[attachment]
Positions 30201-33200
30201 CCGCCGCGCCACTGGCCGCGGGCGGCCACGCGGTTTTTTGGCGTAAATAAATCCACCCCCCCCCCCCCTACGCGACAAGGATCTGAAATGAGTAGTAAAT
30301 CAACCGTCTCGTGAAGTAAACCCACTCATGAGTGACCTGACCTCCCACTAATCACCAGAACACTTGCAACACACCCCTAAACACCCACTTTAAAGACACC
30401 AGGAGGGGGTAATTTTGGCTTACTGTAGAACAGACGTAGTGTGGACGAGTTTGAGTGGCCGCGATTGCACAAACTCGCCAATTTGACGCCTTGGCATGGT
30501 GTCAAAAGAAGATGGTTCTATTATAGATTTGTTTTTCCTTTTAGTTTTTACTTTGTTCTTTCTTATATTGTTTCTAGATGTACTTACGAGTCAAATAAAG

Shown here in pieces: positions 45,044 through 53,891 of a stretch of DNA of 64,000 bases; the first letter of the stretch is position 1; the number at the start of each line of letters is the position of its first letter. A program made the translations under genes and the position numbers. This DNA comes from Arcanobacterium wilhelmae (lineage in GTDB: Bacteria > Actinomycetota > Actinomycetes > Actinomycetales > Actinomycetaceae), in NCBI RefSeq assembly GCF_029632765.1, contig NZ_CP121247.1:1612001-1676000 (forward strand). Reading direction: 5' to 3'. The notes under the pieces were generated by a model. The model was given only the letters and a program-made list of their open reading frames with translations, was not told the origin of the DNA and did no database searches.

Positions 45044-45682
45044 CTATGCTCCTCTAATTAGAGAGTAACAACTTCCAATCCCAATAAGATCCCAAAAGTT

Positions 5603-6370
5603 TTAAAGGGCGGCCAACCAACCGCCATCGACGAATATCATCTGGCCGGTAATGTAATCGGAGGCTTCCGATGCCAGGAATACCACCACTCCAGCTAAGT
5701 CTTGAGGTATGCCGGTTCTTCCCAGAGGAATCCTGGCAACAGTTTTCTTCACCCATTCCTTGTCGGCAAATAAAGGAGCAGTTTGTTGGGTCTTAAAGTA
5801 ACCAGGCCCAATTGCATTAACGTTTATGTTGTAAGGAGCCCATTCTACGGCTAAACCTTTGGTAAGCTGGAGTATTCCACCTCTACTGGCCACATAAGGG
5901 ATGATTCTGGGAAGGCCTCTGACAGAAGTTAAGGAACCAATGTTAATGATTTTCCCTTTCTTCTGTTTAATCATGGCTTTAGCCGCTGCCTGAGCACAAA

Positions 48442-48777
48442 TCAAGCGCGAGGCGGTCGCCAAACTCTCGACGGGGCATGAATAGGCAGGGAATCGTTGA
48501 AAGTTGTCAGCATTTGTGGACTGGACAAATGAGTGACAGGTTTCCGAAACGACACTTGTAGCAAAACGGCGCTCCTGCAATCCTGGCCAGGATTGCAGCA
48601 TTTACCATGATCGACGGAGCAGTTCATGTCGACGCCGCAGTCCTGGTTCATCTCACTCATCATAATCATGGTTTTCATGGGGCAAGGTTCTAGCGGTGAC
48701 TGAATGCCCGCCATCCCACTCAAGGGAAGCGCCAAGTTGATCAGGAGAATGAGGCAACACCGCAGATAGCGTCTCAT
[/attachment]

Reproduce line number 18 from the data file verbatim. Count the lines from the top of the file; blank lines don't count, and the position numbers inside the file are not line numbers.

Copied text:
48701 TGAATGCCCGCCATCCCACTCAAGGGAAGCGCCAAGTTGATCAGGAGAATGAGGCAACACCGCAGATAGCGTCTCAT